Out with the Old, in with Who? Broncos, Bucs Start Fresh in 2009

Gabriel TaylorAnalyst IJune 7, 2009

ENGLEWOOD, CO - MAY 03:  Head coach Josh McDaniels of the Denver Broncos oversees practice during minicamp at the Broncos training facility on May 3, 2009 in Englewood, Colorado.  (Photo by Doug Pensinger/Getty Images)

Contrary to Joe Namath’s legendary Super Bowl prediction, there are no guarantees in the NFL.

No, becoming the first head coach to win a championship in franchise history won’t prevent the unavoidable fate of any coach that doesn’t slip out of town before management decides the buck has stopped and future bucks will no longer land in the coach’s account.

Jon Gruden and Mike Shanahan, two of the highest-paid coaches in the National Football League, were probably one win away from maintaining their lofty status this offseason.

The NFL, notorious for its quick hooks and short memory, hasn’t failed to disprove its "Not for Long" label, a tag that applies to coaches, too.   

After Gruden’s Tampa Bay Buccaneers and Shanahan’s Denver Broncos narrowly missed the playoffs, management promptly dismissed the coaches and several of their star players.

Since the end of the 2008 NFL season the Bucs and Broncos have made moves that suggest they share a philosophy of how to rebuild a franchise.

Both teams approach training camp with young, energetic, but untested coaches.

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Raheem Morris, 32, the new coach of the Bucs, and Josh McDaniels 33, Shanahan’s replacement, may lack NFL head coaching experience, but they don’t command the type of risky salaries that forced Gruden and Shanahan out.

Teams look for value after disappointing end to 2008 season

The Bucs and Broncos finished last season on a sour notes that led to the firings of Gruden and Shanahan.

Both teams seemed to be easy locks for playoff births. Denver was 8-5 with a three-game lead in AFC West and needed only one win to clinch the division title. After a blistering 9-3 start, Tampa Bay lost its last four games to miss the playoffs.

Taking a page from the Pittsburgh Steelers, who hired rookie coach Mike Tomlin after Super Bowl-winning head coach Bill Cowher resigned in 2007, the Bucs and Broncos looked for younger, cheaper coaches more concerned with action on the field instead of the activities in the front office.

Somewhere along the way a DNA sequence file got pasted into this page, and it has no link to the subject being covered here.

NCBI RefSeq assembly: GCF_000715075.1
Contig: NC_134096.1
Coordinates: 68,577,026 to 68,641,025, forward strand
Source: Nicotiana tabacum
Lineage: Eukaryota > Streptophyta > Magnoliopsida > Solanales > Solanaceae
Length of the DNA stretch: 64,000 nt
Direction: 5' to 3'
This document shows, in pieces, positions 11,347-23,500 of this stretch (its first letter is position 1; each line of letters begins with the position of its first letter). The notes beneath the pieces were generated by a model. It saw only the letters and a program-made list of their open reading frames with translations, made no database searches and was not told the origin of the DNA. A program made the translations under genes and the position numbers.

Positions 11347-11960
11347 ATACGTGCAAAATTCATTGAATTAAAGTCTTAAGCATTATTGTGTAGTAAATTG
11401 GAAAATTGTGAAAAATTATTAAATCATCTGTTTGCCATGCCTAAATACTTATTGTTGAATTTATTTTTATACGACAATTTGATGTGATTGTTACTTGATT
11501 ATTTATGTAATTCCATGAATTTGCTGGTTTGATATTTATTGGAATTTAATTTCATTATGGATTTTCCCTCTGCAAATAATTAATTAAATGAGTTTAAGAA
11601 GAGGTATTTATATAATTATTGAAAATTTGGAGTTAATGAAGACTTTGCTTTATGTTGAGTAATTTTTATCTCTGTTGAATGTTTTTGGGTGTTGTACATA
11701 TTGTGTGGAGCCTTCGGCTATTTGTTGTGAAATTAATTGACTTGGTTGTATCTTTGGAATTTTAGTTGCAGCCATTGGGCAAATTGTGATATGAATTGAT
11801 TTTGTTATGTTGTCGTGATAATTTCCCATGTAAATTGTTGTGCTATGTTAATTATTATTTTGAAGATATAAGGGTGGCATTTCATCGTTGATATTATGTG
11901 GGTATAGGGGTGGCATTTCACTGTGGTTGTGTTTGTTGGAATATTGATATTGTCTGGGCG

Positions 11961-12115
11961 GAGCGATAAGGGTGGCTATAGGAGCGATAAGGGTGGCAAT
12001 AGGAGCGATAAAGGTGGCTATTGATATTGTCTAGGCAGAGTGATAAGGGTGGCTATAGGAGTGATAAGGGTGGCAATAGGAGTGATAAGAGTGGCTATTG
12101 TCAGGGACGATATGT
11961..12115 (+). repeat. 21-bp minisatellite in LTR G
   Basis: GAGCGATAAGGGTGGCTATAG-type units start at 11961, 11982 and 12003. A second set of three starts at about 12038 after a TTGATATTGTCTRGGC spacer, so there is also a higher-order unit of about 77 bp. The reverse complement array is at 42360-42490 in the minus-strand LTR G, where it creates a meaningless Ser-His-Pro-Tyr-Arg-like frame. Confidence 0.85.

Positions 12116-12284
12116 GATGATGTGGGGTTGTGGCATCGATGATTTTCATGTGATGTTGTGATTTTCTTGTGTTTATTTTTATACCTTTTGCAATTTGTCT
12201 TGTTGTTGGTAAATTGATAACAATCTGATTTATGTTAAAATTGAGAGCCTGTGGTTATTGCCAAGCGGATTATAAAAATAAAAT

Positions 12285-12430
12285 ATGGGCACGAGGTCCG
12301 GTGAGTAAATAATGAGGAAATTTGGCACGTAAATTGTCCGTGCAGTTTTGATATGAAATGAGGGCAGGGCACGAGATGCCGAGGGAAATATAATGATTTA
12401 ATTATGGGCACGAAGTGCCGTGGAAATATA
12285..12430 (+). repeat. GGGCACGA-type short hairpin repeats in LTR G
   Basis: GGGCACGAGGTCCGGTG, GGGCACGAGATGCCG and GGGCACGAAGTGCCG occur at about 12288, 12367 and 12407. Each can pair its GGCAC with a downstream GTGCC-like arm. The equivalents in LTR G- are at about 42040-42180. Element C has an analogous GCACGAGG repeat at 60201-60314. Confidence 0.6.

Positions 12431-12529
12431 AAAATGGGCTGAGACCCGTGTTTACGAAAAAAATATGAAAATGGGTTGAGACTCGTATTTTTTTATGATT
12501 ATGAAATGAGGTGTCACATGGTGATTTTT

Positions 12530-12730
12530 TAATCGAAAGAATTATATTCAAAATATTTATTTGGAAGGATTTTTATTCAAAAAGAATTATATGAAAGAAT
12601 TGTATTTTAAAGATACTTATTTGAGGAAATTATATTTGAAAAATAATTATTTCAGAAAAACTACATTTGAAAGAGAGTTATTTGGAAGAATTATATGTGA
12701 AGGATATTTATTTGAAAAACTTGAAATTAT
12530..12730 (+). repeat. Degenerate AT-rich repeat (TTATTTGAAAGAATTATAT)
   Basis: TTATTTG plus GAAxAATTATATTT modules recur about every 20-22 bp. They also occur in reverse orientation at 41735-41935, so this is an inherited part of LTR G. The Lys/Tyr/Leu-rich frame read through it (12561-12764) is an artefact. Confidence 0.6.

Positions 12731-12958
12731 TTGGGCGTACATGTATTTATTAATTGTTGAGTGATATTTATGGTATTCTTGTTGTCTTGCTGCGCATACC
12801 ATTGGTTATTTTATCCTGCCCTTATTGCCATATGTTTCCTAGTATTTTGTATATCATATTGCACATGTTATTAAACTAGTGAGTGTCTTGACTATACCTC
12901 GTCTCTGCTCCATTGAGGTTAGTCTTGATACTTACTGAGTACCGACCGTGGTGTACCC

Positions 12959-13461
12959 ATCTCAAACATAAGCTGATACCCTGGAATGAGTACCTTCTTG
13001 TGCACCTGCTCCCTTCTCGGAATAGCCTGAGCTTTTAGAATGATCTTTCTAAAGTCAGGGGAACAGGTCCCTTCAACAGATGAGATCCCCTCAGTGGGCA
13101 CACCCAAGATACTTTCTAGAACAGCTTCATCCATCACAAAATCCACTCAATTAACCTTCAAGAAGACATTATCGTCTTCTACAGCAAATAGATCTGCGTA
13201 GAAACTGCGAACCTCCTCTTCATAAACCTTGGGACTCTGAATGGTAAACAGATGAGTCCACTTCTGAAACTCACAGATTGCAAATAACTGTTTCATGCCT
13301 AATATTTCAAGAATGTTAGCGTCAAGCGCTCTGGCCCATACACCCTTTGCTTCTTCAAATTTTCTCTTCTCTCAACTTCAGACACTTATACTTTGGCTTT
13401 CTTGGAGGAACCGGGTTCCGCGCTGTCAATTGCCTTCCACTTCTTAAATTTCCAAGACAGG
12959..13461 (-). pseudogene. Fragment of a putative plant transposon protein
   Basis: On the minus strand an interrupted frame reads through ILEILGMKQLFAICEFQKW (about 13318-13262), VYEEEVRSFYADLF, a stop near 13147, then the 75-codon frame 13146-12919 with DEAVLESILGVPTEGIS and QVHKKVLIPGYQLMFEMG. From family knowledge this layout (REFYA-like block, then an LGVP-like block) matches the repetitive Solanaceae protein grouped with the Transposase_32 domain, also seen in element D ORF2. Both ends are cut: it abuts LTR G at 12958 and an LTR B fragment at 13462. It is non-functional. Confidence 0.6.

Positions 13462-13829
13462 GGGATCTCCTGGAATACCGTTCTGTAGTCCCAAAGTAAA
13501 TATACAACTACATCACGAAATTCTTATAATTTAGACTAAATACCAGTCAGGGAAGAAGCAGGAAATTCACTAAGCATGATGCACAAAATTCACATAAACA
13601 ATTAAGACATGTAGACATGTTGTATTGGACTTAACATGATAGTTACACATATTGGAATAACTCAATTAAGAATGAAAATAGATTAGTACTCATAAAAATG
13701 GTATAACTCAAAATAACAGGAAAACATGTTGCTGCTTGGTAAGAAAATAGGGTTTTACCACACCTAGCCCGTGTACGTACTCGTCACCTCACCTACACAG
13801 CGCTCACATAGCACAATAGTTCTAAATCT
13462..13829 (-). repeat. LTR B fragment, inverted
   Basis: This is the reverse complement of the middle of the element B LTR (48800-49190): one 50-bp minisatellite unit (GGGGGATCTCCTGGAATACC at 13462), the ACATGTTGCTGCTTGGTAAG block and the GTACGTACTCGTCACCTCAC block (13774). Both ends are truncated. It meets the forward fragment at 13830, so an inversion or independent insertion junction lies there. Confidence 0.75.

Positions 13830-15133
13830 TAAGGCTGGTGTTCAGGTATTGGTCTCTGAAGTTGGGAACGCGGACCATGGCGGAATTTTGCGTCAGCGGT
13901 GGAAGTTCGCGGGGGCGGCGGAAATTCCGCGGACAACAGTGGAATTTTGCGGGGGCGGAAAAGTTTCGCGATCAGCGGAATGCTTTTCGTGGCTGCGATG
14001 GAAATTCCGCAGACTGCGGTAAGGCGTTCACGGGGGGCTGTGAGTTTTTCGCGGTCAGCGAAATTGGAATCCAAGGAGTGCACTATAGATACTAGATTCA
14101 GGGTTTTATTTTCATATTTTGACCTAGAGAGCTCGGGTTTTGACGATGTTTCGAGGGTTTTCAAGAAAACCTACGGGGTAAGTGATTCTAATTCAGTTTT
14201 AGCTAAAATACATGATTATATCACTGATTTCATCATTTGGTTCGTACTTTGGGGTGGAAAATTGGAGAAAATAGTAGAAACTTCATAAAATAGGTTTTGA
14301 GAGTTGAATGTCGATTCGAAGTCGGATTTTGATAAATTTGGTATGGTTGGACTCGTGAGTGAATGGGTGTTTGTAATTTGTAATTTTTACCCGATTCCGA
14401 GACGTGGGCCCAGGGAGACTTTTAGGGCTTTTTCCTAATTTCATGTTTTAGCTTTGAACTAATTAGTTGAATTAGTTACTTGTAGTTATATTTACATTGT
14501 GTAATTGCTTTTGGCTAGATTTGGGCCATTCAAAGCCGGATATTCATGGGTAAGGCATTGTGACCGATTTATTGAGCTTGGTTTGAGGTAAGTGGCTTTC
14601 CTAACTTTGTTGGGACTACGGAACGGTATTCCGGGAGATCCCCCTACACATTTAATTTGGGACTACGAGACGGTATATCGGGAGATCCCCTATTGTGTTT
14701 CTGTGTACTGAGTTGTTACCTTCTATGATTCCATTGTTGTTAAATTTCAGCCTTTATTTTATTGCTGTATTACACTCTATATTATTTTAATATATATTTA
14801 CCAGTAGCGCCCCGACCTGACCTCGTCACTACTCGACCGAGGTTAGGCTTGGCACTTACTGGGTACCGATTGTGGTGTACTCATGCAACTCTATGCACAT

Gruden, who became the only coach to win the Super Bowl in team history in 2003, had a less-than-cordial relationship with Rich McKay, the Bucs' General Manager that helped build the team into a perennial playoff contender. Bruce Allen was brought on following the team’s title win.

Gruden, then, received a raise and the input on personnel decisions that he desired.

In 1998, Mike Shanahan brought Denver the Super Bowl title it yearned for, repeating the feat with another championship the following year. After the second title, Shanahan was bestowed full authority on personnel decisions, and like Gruden, a salary that accompanies such power.

But, past successes seem an eternity ago to hardcore fans and owners that gave in to the coaches’ desires for more personnel power only to be disappointed with the return on their investments.

Similar Solutions to a Common Problem

The Broncos and Bucs won’t have such problems with Morris and McDaniels, the youngest head coaches in American professional sports.

The Broncos have already sent their starting quarterback, former first-round draft pick Jay Cutler, to the Chicago Bears, while Tampa released long-time Bucs and former first—rounders Derrick Brooks, Warrick Dunn and Ike Hilliard.

There are question marks at quarterback for both teams. Denver acquired Kyle Orton in the deal that sent Cutler to Chicago, whle Tampa Bay drafted Josh Freeman in the first round. It’s unclear whether Freeman will get the starting position, with NFL veterans Byron Leftwich, Luke McCown and Brian Griese also on the roster.

Oddly, both teams chose to sign coaches in areas the team was already successful.

Tampa Bay was No. 9 in overall defense last season and hired Morris, who was previously the coach for team’s defensive backs before serving as Defensive Coordinator in the final weeks of the season. When Monte Kiffin decided to follow his son Lane to the University of Tennessee, Morris jumped at the opportunity to serve as Head Coach.

Denver had the league’s No. 2 offense and one of its better quarterbacks in Jay Cutler. With receivers Brandon Marshall and Eddie Royal developing into stars, McDaniels, the former Offensive Coordinator and Quarterbacks Coach for the Patriots, made the bold choice to pursue his former pupil, Matt Cassell. Although Cassell signed with the Kansas City Chiefs, the damage was done and Cutler wanted out.

Morris and McDaniels serve as evidence of the NFL’s move away from high-priced coaches that want personnel power. In the last few years Shanahan, Gruden, Bill Parcells, Joe Gibbs, and Mike Holmgren have resigned or been fired.

Owners are no longer afraid to give a coach his first shot and the trend has opened the door for first-time coaches.

Last year head coaches Mike Smith, of the Atlanta Falcons; Tony Sparano, of the Miami Dolphins; and John Harbaugh, of the Baltimore Ravens, took their teams to the playoffs in their first seasons as NFL coaches.

There will be plenty of opportunities for a repeat performance with nine rookie head coaches preparing for the 2009 season.

Maybe Morris and McDaniels will be like Tomlin, rewarding their owners and confirming that age and salary are numbers, but they can’t measure success.

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